Winnings from gambling are fully taxable and you must report the income on your tax return. Gambling revenues include, but are not limited to, winnings from lotteries, raffles, horse racing and casinos. Includes cash winnings and fair market value of prizes such as cars and travel. Fortunately, although you should include all your earnings on your tax return, you don't have to pay taxes on the full amount.
You are allowed to include your annual gambling losses as an itemized deduction on Schedule A of your tax return. If you lost as much or more than you earned during the year, you won't have to pay any taxes on your winnings. Even if you lost more than you earned, you can only deduct what you earned during the year. Gambling losses up to the amount of gambling winnings may be deductible if you itemize.
You can claim your losses on Form 1040, Schedule A, as a miscellaneous deduction not subject to 2%. You must keep a detailed record of your winnings and losses to justify any deductions and be able to provide receipts, tickets, statements or other records to the IRS if requested. If your earnings are reported on a Form W-2G, federal taxes are withheld at a flat rate of 24%. If you did not give the payer your tax identification number, the withholding rate is also 24%.
In general, the IRS treats gambling professionals better than amateurs, but few people qualify as gaming professionals. Navigating your tax liability after getting lucky with Powerball or other cash or non-cash betting can be tricky. However, there is a tax treaty between the United States and Canada that generally allows Canadian citizens to deduct their gambling losses, up to the amount of their gambling winnings. He subtracted his losses from his winnings and ended up with zero; so he thought he didn't have any gambling income to include in his return.
First, unless you are a professional player (more on this in a second), you must itemize to deduct game losses (itemized deductions are claimed in Schedule A). The value of supplementary gifts (“gifts”) provided by gambling establishments must also be included in taxable income as winnings. However, gambling winnings are not considered to be effectively related and should generally be reported on Form 1040NR. The rules outlined on this page are for most people with gambling income, those who are not professional gamblers.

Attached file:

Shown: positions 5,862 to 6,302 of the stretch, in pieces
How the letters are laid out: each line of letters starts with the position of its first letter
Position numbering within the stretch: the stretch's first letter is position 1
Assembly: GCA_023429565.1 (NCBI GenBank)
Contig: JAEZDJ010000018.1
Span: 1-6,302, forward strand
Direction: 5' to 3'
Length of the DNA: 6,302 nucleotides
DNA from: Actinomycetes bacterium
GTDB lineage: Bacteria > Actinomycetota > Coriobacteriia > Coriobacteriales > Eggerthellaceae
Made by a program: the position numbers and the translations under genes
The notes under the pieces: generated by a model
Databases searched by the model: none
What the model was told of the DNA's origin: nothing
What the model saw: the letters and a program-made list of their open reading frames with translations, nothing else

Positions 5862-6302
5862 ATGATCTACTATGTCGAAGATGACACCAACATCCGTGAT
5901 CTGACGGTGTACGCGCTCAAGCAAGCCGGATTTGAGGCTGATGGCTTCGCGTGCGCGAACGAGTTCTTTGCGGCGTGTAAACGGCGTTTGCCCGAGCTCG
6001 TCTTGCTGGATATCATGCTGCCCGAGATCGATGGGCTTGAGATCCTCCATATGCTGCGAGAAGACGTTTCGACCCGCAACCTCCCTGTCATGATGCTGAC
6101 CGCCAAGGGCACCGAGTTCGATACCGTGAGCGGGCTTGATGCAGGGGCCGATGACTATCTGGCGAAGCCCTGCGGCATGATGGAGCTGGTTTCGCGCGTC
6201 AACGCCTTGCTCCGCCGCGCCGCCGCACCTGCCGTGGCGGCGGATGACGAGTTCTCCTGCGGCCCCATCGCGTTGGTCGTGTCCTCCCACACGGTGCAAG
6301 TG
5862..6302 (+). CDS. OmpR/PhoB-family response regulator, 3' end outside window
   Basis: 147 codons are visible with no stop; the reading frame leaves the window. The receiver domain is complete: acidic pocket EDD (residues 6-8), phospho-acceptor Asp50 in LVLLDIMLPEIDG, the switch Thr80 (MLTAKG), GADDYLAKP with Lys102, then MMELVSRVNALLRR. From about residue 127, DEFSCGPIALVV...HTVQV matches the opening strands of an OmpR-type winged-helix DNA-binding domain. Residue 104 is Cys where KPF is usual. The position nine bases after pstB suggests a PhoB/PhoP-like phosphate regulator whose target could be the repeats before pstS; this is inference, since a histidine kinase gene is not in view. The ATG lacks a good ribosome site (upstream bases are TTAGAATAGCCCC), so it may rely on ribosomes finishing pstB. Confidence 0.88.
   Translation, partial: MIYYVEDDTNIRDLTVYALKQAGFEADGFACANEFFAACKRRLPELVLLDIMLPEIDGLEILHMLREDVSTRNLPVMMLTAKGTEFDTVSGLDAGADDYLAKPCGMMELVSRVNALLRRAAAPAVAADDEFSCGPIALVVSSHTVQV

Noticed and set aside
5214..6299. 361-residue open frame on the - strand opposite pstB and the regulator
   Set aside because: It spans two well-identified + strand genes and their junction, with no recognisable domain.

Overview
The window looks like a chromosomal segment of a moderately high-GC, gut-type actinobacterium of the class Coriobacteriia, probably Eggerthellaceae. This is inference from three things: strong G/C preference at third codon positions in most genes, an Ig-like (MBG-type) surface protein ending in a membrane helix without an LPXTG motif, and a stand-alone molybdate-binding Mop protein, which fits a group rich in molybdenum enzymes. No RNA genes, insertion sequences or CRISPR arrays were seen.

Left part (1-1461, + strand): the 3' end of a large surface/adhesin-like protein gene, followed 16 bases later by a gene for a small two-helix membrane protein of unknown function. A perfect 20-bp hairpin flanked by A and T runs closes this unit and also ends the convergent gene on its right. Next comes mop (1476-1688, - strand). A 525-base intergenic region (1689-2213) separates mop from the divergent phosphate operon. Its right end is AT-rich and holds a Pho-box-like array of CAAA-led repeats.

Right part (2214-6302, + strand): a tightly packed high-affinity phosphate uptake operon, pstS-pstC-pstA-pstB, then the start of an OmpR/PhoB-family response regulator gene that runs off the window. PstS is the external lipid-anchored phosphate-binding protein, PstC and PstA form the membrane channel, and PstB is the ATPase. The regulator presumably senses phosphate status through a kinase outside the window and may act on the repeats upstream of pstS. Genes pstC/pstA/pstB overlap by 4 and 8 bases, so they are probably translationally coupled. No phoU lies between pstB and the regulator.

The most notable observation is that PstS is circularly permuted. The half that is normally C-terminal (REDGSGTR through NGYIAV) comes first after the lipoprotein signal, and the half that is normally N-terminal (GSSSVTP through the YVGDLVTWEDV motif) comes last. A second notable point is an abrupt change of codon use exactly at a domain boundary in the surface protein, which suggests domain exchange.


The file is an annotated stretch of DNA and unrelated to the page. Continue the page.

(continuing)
Michigan Gaming Control Board rules for online gaming and sports betting require platform providers, such as BetMGM or FanDuel, to provide statements to players, which must include winnings and losses. So, if you have one or more earnings that exceed the reporting threshold, the IRS will know that you earned at least that amount of gambling income during the year. Remember, casual players can only claim losses as deductions itemized on Schedule A up to the amount of their winnings. So, if you have to include a large gambling win in your adjusted gross income, that dollar amount would be taxed statewide at 4.25% on a Michigan return with no opportunity to offset the gain with any loss.
All gambling winnings are taxable income, that is, income that is subject to federal and state income taxes (except in the seven states that do not have income taxes). So, if you claim the standard deduction, you won't be lucky twice, once for losing your bet and once for not being able to deduct your gambling losses. If gambling is your actual profession, your gambling income is generally considered regular earned income and is taxed at your normal effective income tax rate. .